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People of India: Uttar Pradesh (Volume XLII, Part I, II and III)

 
K.S. Singh (Editor) B.R. Rizvi (Editor) J.C. Das (Editor) Amir Hasan (Editor)
Synopsis The Anthropological Survey of India launched the People of India (POI) Project on 2 October 1985 to generate an anthropological profile of all communities of India, the impact on them of change and development process and the links that bring them together. As part of this All-India Project the first ever ethnographic survey of all communities of Uttar Pradesh (307) was taken up in collaboration with local scholars. The results of the survey were discussed at the workshops held at Meerut University in March 1990 and at regional workshops held in Dehradun in October 1987 and April-May 1991. Uttar Pradesh, the northern province which derives its identity from its unique geographical and historical situation, constitutes most of what was known as Madhya Desh or the Middle Country of Aryavarta and as Hindustan in the medieval period. The state is divided into three major eco-cultural zones, the mountainous region in the north, the plains in the middle and the hilly regions of the south and six sub-regions defined by dialects. Hindi is the official language widely spoken and there are 36 other languages, mostly belonging to the Indo-Aryan language family. The most populous state of India, Uttar Pradesh is the second largest state in terms of the number of communities (307) of whom the scheduled castes and minorities form a high proportion. The traits that stand out here are higher incidence of vegetarianism, junior and senior sororate, junior and senior levirate, textual and folk components of life cycle rituals, patriarchal norms, syncretism or a blending of religious traditions, etc. Uttaranchal known as Uttarakhand in the ancient texts was formed as a separate state on 8 November 2000. The hill people marked by preponderance of the Mongoloid traits, presence of the tribes, relative absence of untouchability, freedom for women in choice of mates and recognition of their property rights, hypergamy and hypogamy, fraternal polyandry, brideprice, etc. Politically a most important state, Uttar Pradesh remains economically backward with very low female literacy, high infant mortality and low per capita income. In recent years the state has witnessed a remarkable social revolution brought about by the upsurge of Backward Classes and Dalits and transfer of power to these groups through the democratic process. A cultural resurgence is underway.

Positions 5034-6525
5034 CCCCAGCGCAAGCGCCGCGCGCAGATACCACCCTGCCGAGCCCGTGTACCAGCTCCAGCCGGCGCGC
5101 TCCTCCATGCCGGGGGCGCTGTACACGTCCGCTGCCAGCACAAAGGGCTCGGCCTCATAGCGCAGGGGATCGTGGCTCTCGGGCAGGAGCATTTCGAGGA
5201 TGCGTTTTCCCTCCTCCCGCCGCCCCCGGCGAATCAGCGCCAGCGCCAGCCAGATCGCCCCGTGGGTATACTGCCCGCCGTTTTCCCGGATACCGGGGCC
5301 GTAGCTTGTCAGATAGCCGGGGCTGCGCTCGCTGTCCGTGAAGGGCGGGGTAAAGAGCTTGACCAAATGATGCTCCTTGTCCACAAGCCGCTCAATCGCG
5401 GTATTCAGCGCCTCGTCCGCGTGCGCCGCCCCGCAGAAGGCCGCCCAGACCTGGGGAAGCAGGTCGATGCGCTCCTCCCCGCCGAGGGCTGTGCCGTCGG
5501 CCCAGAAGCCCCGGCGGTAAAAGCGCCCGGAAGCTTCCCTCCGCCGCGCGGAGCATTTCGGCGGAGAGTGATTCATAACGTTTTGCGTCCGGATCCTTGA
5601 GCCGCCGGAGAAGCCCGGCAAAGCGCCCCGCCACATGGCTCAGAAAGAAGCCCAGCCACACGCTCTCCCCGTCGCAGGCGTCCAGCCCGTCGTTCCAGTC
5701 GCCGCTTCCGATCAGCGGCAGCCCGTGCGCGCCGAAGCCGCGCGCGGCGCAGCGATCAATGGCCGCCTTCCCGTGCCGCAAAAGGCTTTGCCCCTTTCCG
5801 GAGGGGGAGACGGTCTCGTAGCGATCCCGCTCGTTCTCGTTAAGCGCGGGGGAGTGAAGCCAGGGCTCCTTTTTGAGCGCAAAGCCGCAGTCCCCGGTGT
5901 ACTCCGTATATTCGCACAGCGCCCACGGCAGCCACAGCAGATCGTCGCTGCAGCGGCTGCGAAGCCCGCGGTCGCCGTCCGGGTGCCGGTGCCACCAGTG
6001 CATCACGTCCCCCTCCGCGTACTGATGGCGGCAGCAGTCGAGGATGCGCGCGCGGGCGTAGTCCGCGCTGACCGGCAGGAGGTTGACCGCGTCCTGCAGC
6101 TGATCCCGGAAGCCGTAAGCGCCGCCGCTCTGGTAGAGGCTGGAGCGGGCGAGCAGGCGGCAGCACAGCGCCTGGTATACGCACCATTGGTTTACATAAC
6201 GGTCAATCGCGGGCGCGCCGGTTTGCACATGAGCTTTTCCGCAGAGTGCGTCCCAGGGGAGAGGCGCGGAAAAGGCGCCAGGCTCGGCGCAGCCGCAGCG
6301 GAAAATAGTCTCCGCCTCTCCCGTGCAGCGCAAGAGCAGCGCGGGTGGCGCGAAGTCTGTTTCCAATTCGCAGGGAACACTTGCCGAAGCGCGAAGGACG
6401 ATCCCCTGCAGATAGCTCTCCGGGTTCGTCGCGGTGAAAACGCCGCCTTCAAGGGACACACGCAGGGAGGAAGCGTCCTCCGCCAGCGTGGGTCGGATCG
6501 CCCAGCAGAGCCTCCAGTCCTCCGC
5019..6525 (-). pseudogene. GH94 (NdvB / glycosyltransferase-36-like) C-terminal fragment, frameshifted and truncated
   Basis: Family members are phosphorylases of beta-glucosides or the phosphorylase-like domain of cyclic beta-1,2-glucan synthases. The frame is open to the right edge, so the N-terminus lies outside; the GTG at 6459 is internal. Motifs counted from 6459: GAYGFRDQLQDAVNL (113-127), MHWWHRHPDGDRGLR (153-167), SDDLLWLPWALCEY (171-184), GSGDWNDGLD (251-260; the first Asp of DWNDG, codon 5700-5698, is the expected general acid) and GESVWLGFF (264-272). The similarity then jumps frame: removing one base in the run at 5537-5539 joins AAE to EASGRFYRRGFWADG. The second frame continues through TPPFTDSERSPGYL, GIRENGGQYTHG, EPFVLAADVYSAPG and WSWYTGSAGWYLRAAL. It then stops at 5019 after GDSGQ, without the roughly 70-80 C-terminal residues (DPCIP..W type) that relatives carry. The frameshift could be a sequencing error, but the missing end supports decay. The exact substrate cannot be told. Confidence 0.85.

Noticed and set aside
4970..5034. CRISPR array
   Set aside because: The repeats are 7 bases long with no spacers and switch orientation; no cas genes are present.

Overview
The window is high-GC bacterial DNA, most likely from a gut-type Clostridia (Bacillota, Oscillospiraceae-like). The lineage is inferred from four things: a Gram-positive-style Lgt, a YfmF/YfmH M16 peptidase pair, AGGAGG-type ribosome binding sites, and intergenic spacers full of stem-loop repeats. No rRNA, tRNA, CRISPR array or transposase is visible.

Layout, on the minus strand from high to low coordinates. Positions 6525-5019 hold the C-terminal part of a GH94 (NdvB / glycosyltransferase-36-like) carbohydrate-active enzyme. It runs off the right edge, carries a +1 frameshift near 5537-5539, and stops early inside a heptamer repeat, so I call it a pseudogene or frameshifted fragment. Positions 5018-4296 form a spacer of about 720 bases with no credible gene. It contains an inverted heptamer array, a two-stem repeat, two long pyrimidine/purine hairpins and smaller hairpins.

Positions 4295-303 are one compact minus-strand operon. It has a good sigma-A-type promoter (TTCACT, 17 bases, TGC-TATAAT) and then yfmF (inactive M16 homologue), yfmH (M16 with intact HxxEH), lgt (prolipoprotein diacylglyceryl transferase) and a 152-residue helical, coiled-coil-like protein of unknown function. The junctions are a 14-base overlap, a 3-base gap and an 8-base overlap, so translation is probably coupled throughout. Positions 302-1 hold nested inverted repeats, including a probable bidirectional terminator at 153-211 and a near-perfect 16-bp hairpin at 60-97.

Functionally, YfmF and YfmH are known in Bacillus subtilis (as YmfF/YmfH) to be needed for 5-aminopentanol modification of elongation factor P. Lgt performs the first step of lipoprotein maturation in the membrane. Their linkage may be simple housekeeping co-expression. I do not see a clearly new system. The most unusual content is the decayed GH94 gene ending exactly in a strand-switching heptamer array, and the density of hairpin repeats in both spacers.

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About the authors

K.S. Singh

K.S. Singh, a senior member of the Indian Administrative Service spent many years serving among and studying backward communities in central India. He held several important assignments including the directorship of Anthropological Survey of India. Author of the well known work Birsa Munda and His Movement in Chotanagpur he edited a large number of books on Indian tribes. He was general editor of the multi-volume People of India series of Anthropological Survey of India. He died in 2006.

B.R. Rizvi

B.R. Rizvi was Deputy Director, Anthropological Survey of India, Southern Regional Centre, Mysore.

J.C. Das

J.C. Das is Assistant Anthropologist (Cultural), anthropological Survey of India, North western Regional Centre, Dehradun.

Amir Hasan

Late Amir Hasan, a civil servant, who wrote extensively on ethnography and tribal question in U.P. was a member of the U.P. Public Service Commission, Allahabad.

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Bibliographic information

Title People of India: Uttar Pradesh (Volume XLII, Part I, II and III)
Format Hardcover
Date published: 01.01.2005
Edition 1st ed.
Language: English
isbn 8173041148, 9788173041143
length xlvi+xlvi+xlvi+3164p., Plates; Maps; Glossary; Bibliography; Index; 25cm.